• Obviously you don’t know how it works. He can only do what he says he will do but the legislature holds the purse strings. The cuts were fine. They were the beginning of getting rid of fraud and waste in AK.

  4. When I was helping gather recall Gary Knopp signatures (volunteer-not paid) I asked at the local library, post office & a shopping center if I could collect sigs on their sidewalks. Seemed the reasonable & courteous thing to do.

    I have no idea about the law on it but I was denied at all 3 locations.

    Obviously the recall D people are alot more aggressive.

  5. I hope they can collect signatures out of State….then just stay wherever they are and never come back. Good riddance.

  6. Good grief petitioners have been at all of the post offices for the various petitions! My guess is they don’t ask, they just start doing their illegal gathering until they are asked to leave and figure a few signatures were worth breaking the law. Only those that care about right and wrong would ask for permission. Alas, for those that don’t care about following rules, what is breaking the law if you can do it without getting into legal trouble and it gets you what you want? The left seem to thrive by relativity. Anything goes if you can use it to successfully achieve a goal.

    Seems it might be worth the effort to pursue holding them accountable for their law breaking.

  7. May we suggest, Madam Editor, that “…reports of petitioners using government property to collect signatures is becoming widespread” may have been cause for concern when Alaska had its traditional single-tier justice system.
    But now, as two of the three parts that make up Alaska’s state government appear to be changing into what looks like one big happy RICO enterprise, we recall:
    Alaska’s Chief Justice wants Governor D. out. The C-J engages in arguably prohibited political activity to get Dunleavy out. No Alaska lawyer seems to have the strength of character to challenge formally the Chief Justice’s refusal to recuse himself from the Recall Dunleavy case.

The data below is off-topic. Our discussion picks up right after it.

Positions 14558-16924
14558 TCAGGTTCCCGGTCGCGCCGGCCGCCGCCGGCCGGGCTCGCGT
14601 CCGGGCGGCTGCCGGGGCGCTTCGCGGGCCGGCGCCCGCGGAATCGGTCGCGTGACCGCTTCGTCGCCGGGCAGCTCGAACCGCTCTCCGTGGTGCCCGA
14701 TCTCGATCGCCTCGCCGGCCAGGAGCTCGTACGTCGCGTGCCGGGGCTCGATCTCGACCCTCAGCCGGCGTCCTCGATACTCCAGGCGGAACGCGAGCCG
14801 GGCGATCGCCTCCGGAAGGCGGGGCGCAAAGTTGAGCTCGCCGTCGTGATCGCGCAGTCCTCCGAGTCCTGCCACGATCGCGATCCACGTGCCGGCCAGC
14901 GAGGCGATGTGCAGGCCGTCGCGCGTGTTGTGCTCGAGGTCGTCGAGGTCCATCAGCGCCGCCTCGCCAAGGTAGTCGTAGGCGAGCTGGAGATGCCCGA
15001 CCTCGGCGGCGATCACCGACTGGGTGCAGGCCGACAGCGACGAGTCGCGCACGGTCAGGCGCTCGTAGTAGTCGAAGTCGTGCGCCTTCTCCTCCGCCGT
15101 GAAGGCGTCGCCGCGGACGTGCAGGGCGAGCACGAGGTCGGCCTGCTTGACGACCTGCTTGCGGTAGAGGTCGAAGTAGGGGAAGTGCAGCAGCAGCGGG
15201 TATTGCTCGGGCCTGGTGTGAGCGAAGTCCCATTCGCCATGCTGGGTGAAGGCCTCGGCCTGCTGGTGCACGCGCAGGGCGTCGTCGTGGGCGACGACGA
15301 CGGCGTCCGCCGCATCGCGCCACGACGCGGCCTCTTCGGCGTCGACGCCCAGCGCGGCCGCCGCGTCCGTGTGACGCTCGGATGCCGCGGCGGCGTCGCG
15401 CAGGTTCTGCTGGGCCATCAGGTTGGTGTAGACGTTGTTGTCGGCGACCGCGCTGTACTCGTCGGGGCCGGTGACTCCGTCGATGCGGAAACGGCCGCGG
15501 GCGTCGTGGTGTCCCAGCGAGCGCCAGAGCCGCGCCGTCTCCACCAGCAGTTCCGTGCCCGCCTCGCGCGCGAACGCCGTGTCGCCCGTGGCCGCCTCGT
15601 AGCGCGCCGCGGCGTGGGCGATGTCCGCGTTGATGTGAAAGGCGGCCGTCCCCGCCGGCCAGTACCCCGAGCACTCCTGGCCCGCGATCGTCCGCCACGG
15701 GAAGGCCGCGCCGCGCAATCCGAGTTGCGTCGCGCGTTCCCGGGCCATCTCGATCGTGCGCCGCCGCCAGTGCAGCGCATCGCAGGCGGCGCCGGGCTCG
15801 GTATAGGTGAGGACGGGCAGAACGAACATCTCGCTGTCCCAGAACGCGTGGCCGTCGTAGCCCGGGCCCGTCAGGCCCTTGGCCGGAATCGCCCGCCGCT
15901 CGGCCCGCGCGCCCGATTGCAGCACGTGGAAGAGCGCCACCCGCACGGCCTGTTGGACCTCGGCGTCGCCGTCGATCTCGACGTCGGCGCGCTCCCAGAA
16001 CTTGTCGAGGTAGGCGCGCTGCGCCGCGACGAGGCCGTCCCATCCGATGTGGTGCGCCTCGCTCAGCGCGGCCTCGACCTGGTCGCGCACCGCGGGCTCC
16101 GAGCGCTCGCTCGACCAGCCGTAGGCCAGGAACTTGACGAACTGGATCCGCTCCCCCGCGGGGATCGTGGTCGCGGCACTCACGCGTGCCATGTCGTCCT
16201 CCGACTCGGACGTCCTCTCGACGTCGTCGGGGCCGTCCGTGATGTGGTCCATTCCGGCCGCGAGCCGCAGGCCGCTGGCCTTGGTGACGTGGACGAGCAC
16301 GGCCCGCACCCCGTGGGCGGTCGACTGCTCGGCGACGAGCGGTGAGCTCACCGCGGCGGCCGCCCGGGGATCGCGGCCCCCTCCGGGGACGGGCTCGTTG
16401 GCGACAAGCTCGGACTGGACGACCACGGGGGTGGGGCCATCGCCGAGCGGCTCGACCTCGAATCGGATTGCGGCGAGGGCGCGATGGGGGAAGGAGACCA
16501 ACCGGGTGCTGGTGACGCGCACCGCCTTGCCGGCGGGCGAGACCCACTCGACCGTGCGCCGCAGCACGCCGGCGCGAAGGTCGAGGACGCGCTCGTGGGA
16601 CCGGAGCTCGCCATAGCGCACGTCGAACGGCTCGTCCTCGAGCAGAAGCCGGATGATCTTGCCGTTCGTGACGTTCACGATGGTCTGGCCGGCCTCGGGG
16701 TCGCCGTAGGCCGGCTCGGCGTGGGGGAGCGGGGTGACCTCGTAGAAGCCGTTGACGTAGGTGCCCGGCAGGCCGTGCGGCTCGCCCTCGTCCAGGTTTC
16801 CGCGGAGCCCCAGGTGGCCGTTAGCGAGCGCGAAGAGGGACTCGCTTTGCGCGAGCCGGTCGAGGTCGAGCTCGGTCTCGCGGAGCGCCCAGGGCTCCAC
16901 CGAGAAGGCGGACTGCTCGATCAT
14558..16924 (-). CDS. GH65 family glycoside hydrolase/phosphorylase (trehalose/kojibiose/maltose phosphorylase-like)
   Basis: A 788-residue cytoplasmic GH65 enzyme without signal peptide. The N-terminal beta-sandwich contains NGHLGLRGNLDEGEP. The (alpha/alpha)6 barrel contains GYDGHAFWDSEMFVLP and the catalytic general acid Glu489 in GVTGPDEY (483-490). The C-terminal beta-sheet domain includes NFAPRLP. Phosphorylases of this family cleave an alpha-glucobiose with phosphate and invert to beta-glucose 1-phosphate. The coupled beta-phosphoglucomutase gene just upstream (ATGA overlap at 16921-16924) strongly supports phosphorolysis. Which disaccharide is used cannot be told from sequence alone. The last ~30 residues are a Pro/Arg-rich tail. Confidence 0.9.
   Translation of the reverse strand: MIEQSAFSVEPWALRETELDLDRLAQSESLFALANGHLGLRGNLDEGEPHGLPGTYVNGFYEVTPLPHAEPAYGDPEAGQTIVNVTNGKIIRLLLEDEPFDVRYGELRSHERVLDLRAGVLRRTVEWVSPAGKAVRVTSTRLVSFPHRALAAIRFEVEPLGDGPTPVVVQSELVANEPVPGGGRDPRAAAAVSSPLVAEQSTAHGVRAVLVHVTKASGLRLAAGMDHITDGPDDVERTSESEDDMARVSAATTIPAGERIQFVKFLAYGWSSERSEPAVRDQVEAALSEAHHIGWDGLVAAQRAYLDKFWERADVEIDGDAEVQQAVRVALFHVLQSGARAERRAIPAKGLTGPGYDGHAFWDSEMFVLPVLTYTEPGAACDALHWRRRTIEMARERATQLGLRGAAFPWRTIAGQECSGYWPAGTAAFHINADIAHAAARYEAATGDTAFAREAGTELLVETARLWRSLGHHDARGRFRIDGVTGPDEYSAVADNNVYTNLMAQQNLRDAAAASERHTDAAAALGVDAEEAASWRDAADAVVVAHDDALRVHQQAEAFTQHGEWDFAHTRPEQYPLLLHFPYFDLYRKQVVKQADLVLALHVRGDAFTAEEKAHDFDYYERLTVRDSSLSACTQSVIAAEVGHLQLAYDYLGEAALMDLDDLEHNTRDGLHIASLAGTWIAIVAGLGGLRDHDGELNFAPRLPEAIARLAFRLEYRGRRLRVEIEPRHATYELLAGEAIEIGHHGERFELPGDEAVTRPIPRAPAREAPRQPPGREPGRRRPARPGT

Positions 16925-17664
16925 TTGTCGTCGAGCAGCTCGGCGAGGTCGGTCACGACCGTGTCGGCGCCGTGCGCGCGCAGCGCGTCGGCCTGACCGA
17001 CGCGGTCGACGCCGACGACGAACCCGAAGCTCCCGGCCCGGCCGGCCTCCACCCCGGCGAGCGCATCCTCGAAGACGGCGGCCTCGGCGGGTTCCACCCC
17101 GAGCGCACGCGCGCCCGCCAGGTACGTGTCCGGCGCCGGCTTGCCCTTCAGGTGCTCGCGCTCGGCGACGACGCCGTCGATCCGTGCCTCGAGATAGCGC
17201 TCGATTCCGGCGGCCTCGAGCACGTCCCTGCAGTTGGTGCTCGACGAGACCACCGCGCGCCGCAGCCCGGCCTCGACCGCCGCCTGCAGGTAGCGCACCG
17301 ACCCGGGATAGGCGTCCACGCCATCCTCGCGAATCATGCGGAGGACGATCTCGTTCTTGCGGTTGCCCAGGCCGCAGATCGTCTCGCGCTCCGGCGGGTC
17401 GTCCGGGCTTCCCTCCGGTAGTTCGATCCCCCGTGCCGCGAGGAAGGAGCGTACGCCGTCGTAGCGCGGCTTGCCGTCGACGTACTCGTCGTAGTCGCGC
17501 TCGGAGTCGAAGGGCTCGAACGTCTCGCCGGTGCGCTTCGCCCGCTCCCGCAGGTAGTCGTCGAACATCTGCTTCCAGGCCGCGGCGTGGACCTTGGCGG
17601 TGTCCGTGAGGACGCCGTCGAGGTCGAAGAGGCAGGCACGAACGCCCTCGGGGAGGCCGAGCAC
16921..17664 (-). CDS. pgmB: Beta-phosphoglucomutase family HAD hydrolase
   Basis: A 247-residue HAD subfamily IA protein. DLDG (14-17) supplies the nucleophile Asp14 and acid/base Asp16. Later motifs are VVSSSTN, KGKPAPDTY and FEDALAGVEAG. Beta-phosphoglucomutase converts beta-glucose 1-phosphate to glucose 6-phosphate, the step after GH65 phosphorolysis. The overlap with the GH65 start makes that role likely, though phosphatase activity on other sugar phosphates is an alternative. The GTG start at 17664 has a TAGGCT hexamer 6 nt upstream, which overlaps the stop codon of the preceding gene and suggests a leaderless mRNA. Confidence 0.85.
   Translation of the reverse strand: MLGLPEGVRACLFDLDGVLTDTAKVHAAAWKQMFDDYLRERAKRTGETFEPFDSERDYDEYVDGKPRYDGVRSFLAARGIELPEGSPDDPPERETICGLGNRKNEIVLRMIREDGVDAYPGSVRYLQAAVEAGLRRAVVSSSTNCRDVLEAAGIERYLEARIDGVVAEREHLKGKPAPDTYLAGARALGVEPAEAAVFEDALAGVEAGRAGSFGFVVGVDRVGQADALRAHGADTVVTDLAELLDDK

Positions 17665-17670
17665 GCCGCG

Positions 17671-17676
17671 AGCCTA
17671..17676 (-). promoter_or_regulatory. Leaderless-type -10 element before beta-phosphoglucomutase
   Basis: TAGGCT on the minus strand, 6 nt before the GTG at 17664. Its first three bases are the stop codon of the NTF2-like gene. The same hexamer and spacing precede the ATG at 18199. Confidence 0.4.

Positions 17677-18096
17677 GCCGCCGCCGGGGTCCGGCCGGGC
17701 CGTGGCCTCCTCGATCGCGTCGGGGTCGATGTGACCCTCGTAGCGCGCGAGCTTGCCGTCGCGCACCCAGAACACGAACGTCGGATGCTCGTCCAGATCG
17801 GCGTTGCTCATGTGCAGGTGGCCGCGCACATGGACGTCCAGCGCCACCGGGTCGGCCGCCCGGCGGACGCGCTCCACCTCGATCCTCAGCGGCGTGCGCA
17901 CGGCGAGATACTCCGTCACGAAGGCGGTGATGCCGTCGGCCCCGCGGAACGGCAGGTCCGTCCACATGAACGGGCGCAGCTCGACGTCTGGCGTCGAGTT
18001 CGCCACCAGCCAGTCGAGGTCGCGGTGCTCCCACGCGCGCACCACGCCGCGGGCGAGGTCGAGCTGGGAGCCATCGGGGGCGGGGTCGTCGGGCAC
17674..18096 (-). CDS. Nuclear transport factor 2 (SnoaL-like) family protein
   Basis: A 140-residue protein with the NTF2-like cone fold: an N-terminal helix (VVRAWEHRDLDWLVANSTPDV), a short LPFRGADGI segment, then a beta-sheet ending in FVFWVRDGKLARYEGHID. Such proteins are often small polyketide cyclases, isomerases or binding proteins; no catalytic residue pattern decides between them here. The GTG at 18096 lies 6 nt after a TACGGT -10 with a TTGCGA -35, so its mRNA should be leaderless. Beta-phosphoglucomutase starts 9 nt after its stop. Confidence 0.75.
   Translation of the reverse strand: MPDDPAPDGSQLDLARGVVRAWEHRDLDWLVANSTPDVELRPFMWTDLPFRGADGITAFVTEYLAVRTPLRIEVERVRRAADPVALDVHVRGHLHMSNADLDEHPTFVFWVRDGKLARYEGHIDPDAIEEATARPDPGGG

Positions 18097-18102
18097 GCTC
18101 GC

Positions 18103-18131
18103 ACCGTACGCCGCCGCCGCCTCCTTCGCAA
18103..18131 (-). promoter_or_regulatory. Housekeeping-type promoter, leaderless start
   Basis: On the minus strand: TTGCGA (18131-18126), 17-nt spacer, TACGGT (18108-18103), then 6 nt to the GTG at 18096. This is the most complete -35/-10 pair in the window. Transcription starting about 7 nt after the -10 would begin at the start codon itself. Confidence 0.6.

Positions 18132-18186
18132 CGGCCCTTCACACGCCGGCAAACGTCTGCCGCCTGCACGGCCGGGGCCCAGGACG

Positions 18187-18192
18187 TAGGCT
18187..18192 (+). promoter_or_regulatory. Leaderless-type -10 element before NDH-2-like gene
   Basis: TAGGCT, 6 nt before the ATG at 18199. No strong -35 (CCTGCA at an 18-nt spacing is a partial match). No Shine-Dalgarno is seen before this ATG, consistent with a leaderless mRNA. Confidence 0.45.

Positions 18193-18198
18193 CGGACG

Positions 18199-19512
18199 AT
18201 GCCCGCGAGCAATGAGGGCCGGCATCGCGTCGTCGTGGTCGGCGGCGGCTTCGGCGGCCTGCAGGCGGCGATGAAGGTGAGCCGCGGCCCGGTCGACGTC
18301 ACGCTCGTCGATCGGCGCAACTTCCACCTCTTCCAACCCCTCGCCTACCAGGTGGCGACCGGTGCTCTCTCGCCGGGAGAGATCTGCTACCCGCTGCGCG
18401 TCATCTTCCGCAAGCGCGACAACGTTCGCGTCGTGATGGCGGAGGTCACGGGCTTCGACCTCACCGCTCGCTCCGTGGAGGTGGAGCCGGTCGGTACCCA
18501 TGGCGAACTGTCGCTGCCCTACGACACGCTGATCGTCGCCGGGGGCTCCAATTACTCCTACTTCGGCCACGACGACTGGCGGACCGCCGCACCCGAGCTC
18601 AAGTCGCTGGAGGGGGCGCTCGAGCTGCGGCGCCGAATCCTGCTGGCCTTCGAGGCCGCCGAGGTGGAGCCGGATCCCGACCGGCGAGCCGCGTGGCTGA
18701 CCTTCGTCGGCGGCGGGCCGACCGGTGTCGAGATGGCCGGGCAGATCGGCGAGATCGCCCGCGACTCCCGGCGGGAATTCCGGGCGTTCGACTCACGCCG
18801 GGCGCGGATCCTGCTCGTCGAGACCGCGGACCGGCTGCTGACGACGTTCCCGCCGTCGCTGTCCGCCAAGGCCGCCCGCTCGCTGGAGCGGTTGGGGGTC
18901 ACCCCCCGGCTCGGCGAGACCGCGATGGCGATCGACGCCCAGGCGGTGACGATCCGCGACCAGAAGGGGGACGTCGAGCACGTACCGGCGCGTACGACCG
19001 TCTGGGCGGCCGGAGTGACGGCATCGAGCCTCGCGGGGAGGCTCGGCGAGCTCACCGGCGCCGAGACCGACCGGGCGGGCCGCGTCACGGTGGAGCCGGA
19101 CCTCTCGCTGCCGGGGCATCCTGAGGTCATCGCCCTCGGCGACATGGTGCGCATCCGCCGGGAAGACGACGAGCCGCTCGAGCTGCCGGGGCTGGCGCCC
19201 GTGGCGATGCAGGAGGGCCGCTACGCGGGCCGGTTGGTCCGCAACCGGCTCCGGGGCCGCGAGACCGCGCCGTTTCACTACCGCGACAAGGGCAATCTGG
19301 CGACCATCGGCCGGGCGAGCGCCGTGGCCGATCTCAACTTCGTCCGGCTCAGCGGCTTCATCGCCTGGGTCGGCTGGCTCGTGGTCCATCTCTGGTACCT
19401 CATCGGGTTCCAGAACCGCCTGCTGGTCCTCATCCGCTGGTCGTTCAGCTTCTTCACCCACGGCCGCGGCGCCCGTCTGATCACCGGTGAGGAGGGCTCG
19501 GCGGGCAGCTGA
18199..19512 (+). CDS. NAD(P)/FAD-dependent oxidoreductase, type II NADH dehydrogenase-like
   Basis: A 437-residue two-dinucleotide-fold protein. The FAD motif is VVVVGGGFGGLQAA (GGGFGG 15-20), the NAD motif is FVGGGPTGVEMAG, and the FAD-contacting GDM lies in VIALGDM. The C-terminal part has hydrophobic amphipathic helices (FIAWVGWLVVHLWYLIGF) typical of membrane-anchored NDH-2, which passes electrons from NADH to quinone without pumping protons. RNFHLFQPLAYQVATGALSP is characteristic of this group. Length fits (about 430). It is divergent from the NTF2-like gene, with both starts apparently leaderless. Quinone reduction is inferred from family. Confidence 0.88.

Alaska’s public-sector union-management teams want Governor D. out. They’ll spend whatever’s necessary to get him out, then threaten to strike if they don’t get more money. Nobody outside the public-sector union-management teams can (for now) stop them. They know it, productive Alaskans know it.
    Then we have the deafening, one might say conspiratorial, silence from Peoples Imperial State Senate President and Co-Governor Giessel, plus Assistant Co-Governor Edgmon.
    The test is whether the Terrible Two would be so quiet if the petition were about paying PFD’s instead of dumping Dunleavy.
    Seems reasonable to expect the machinery which made, and continues to make, the Great Alaska LeDoux Vote Experiment possible is still running. More likely, someone figured out how to run it backwards, if it can install and save LeDoux, it oughtta uninstall and delete Dunleavy!
    Point is, productive Alaskans seem willing, but unable (for now), to stop the rot. God may be on their side. Government is not.

  8. “Pleeze…….can we cheat just this one time? We promise to turn Byron Mallott over to the AST and Gov. Walker back to China.”

  9. When they were at the Palmer Post Office I went and asked the supervisor of they had permission, and he said yes. So contacted this office in D.C. that oversees usps and they said that it was illegal and I should contact the district postmaster general. Pretty hard to do — either there isn’t one or she hides their identities from people contacting them!

  10. So they are gathering illegal signatures. What does this do for the recall effort? Stop it? It should.